Feds believe they have sufficient evidence to charge Hunter Biden with tax, gun crimes, report
Decision will come down to prosecutors at Justice Department.
Federal agents have gathered enough information to feel confident in charging President Biden's son Hunter Biden with several tax- and gun-related crimes, according to a news report Thursday.
The Washington Post first reported Thursday afteroon that "federal agents investigating President Biden’s son Hunter have gathered what they believe is sufficient evidence to charge him with tax crimes and a false statement related to a gun purchase."
The newspaper cited anonymous "people familiar with the case."
The agents allegedly determined "months ago" that they had sufficient evidence to bring a criminal case. The paper noted that the U.S. attorney in Delaware – Trump appointee David Weiss – will "decide on whether to file such charges."
U.S. attorneys report directly to the Justice Department.
The revelation was apparently part of a grand jury-related leak. Hunter Biden attorney Chris Clark told the Post that it was "a federal felony for a federal agent to leak information about a grand jury investigation such as this one."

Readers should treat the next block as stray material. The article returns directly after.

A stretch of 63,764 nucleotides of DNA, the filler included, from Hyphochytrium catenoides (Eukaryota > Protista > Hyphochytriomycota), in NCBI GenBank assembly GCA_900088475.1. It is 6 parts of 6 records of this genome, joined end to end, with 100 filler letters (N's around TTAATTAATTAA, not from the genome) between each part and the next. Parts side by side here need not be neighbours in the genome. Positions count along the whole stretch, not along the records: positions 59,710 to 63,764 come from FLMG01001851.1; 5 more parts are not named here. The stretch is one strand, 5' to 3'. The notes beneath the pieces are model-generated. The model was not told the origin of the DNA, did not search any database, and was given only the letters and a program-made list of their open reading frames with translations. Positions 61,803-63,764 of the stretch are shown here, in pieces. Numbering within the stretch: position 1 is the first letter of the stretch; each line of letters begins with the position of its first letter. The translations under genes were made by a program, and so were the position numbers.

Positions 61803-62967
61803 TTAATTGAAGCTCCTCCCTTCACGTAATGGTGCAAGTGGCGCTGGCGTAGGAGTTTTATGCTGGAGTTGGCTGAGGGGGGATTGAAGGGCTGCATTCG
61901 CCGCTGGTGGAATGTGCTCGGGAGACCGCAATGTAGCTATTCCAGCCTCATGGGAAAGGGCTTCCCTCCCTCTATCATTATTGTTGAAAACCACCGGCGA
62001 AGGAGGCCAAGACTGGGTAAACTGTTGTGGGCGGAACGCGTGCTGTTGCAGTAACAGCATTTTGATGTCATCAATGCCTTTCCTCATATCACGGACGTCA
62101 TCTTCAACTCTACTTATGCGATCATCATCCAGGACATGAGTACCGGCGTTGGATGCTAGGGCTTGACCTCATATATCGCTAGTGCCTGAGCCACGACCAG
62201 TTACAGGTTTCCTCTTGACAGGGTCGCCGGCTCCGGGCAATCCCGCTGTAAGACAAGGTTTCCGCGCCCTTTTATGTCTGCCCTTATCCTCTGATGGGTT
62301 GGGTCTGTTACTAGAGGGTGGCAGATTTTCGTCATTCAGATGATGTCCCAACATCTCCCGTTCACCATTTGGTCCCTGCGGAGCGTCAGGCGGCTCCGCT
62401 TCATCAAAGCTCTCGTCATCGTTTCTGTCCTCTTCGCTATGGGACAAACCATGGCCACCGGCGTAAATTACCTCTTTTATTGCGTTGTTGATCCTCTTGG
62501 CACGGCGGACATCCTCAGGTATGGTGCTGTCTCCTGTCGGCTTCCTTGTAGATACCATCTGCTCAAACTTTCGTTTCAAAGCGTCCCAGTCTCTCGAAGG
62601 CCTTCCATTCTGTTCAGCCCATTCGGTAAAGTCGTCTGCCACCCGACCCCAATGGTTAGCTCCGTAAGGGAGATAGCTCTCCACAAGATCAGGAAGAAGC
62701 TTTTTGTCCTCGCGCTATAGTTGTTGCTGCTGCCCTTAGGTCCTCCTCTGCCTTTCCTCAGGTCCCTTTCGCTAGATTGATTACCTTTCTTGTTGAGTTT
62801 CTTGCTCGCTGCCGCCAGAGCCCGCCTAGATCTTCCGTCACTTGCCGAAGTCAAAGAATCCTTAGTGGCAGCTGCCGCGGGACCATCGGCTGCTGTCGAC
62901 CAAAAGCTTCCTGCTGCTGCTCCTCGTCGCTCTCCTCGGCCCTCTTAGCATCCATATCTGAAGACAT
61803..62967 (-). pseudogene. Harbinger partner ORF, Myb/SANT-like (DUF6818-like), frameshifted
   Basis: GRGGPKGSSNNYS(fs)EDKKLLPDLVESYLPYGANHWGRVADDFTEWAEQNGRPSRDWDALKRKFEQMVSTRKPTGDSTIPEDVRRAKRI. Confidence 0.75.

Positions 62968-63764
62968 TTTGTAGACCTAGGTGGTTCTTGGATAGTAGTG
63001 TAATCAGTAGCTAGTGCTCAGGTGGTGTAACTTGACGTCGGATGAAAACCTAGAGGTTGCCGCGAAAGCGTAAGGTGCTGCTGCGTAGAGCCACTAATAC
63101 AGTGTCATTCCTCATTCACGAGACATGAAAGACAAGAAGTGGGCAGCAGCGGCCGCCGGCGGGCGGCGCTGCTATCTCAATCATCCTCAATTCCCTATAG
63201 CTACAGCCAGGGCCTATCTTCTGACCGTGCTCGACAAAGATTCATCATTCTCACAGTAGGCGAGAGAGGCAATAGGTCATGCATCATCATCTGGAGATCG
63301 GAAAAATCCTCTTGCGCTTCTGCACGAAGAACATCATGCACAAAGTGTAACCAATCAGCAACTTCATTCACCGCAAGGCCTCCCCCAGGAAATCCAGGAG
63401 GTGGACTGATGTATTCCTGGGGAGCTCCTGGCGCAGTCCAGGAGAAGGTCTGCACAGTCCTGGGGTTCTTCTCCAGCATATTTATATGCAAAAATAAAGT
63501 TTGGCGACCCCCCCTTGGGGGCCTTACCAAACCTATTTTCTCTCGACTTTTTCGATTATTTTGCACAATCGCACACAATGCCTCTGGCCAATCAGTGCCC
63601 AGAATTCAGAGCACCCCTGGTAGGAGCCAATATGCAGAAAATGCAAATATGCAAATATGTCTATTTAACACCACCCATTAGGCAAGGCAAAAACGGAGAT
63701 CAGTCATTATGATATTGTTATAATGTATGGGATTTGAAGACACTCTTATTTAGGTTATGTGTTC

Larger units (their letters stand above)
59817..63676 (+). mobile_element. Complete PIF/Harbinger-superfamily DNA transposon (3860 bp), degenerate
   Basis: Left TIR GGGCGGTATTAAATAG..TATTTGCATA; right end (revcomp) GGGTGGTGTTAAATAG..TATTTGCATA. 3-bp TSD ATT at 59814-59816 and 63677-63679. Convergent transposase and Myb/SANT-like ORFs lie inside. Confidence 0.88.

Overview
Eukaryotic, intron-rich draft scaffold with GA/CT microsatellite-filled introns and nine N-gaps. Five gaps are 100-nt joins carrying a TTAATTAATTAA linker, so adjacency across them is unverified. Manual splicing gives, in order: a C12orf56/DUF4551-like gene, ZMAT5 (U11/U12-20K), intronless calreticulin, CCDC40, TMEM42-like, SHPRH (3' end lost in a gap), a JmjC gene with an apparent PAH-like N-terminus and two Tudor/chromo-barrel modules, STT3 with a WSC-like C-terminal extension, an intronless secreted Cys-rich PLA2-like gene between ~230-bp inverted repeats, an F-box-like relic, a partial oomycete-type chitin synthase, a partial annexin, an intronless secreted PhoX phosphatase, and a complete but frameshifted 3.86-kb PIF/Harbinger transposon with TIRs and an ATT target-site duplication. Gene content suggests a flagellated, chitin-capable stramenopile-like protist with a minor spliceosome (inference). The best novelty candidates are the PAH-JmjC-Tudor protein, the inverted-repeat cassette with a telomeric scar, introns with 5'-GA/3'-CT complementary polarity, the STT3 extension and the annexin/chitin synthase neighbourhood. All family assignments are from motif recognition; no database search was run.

He also told the newspaper: "Any agent you cite as a source in your article apparently has committed such a felony. We expect the Department of Justice will diligently investigate and prosecute such bad actors."
Just the News has reported for months that FBI officials used a grand jury to gather evidence of unpaid taxes, possible foreign lobbying, and a possible gun violation as they examined whether the president's son engaged in a pay-to-play influence peddling scheme with foreign clients, according to. multiple sources familiar with the probe.
Hunter Biden and his lawyer have acknowledged the existence of the probe and the fact that he recently paid about $2 million in overdue taxes but have insisted they expect Biden to be cleared of any criminal liability.
Two sources familiar with the investigation said Thursday not much has changed in recent months as the FBI waits for prosecutors to decide whether to bring any changes based on the evidence gathered.